Florida v. Royer, 460 U.S. ----, ----, 103 S. Ct. 1319, 1329, 75 L. Ed. 2d 229 (1983) ("We also think that the officers' conduct was more intrusive than necessary to effectuate an investigative detention otherwise authorized by the Terry line of cases.")
Justices Brennan, Marshall and Blackmun concurred in the result in two separate opinions. The gist of their complaint with the majority opinion was with the majority's haste to resolve the dog sniff issue and with the majority's analysis of Terry v. Ohio in the context of seizures of personal effects. Justice Brennan was of the view that Terry v. Ohio could not be used to justify seizures of property on less than probable cause. Justice Blackmun felt that while Terry v. Ohio may in some circumstances permit a temporary seizure of luggage for investigative purposes, the seizure of Place's luggage went well beyond the minimal intrusions contemplated under the Terry exception. Both agreed that the dog sniff issue was a far more complicated issue than the majority indicated and, thus, should not have been reached where it had not been reached below, was never briefed by the parties, and was unnecessary to the ultimate holding in the case. Justice Marshall joined both concurrences
In Florida v. Royer, 460 U.S. ----, 103 S. Ct. 1319, 75 L. Ed. 2d 229 (1983), the Court rejected the government's argument with the following:
We agree with the Florida Court of Appeals, however, that probable cause to arrest Royer did not exist at the time he consented to the search of his luggage. The facts are that a nervous young man with two American Tourister bags paid cash for an airline ticket to a "target city". These facts led to inquiry which in turn revealed that the ticket had been bought under an assumed name. The proffered explanation did not satisfy the officers. We cannot agree with the state, if this is its position, that every nervous young man paying cash for a ticket to New York under an assumed name and carrying two heavy American Tourister bags may be arrested and held to answer for a serious felony charge.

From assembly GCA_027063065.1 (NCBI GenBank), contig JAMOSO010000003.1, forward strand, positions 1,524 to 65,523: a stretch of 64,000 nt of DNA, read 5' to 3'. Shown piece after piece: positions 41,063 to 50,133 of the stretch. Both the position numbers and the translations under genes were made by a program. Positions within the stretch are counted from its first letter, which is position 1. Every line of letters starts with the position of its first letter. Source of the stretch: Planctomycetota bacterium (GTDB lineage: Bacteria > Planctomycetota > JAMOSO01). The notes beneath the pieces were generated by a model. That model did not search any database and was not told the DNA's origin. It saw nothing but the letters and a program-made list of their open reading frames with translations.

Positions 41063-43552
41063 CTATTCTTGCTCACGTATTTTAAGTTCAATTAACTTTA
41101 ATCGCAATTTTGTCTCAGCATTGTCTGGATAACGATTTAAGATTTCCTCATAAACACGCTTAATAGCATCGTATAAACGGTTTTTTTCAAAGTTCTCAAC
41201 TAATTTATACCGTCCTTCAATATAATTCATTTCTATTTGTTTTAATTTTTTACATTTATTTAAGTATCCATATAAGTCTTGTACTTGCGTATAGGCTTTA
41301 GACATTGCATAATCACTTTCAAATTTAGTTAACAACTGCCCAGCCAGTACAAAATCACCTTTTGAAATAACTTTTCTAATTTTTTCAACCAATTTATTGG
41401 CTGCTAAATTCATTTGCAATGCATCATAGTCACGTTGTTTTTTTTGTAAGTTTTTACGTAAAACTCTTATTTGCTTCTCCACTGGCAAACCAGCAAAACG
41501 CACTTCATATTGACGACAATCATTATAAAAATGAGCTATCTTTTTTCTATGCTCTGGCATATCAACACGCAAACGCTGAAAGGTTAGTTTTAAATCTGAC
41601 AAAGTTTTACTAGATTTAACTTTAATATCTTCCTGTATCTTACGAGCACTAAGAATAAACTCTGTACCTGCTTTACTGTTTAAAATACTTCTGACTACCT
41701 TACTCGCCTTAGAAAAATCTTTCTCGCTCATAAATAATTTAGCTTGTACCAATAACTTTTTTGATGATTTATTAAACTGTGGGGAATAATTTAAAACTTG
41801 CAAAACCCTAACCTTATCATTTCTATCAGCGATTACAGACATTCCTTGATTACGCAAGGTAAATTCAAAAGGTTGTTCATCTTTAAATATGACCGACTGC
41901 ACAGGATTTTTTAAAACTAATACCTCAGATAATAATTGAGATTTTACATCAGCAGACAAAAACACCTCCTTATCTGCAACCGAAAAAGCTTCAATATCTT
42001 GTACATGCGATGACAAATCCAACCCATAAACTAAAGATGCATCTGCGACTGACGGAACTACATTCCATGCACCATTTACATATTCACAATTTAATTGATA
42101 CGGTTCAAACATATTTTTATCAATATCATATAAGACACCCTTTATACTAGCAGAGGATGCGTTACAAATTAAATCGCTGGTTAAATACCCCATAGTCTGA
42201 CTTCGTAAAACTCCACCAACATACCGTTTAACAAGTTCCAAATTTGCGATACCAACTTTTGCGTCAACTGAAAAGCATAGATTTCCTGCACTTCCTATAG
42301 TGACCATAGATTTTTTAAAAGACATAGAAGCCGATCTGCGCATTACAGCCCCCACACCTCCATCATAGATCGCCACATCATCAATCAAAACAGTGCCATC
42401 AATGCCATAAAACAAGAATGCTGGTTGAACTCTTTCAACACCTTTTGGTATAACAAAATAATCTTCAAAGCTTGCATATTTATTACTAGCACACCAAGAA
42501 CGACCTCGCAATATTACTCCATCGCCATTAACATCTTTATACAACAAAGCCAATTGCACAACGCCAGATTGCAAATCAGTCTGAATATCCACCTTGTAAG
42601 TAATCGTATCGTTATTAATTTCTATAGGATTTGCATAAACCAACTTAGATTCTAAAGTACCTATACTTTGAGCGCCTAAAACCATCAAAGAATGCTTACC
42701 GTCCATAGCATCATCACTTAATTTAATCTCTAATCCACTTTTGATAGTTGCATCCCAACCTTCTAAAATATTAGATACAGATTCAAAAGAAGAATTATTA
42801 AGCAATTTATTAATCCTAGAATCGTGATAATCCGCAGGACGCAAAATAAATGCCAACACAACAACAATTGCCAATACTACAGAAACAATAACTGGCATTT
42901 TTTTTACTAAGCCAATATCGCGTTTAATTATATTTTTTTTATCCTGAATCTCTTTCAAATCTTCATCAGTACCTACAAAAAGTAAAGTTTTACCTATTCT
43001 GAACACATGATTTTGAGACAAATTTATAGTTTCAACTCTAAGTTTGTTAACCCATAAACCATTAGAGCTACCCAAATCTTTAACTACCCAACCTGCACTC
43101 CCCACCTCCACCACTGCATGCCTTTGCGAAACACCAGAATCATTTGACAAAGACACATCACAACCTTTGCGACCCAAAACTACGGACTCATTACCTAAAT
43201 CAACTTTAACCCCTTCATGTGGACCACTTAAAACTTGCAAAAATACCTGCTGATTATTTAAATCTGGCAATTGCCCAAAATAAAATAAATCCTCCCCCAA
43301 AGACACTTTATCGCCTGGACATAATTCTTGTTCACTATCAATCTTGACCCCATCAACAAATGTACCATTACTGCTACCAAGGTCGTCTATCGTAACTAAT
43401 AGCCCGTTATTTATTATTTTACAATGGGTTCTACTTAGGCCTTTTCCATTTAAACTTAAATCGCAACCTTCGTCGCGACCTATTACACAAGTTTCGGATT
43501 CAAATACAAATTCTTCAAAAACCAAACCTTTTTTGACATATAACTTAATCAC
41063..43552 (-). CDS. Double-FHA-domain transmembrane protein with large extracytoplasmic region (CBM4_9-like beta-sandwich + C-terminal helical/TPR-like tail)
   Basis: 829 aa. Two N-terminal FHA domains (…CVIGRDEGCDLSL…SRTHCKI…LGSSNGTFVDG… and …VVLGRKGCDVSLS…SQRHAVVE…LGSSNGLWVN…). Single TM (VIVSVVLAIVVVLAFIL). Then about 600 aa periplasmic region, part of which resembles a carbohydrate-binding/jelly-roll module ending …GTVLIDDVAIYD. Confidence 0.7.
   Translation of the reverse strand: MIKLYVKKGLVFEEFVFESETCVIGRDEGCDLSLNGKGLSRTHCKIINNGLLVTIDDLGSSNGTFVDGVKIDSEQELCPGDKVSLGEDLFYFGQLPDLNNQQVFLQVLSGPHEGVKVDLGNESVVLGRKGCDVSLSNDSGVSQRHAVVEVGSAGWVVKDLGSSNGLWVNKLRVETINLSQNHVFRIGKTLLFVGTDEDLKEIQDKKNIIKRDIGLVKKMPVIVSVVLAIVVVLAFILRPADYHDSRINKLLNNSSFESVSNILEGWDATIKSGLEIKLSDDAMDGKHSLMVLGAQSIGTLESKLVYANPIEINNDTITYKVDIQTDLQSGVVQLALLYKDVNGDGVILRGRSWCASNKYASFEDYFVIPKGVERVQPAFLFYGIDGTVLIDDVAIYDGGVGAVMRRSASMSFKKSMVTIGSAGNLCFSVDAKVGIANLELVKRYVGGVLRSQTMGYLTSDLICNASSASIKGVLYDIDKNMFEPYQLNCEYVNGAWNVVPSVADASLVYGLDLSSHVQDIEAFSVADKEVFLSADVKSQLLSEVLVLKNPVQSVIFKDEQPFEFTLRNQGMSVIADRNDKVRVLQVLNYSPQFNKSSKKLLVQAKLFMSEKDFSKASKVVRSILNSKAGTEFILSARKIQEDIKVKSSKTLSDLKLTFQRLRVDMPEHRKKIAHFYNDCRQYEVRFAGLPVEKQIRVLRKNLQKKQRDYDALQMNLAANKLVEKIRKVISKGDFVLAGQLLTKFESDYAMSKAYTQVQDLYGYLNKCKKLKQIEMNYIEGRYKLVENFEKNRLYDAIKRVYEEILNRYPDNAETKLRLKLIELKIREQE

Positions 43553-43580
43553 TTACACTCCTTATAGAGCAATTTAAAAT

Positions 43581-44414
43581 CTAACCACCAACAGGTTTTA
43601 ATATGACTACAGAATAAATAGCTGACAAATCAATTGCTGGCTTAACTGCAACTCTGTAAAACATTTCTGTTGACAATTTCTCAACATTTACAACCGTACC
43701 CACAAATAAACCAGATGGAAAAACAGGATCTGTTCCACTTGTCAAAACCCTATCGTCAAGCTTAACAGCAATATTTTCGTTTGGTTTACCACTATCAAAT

Narcotic and Dangerous Drug Information System
Though the officer's own belief in the presence of probable cause does not foreclose the state's attempt to now justify the seizure on that basis, we do find it relevant that this experienced DEA officer himself apparently did not believe that there was sufficient probable cause to secure a warrant, even with the NADDIS information. Instead, Demnik chose to attempt to establish probable cause to justify a warrant through the use of the narcotics detection dogs
In Place, the court noted that while the length of the detention was sufficient by itself to render the seizure unreasonable,
the violation was exacerbated by the failure of the agents to accurately inform respondent of the place to which they were transporting his luggage, of the length of time he might be dispossessed and of what arrangements would be made for return of the luggage if the investigation dispelled the suspicion.
--- U.S. at ----, 103 S. Ct. at 2646. It appears from the record before this Court that the same exacerbating factors were also present here.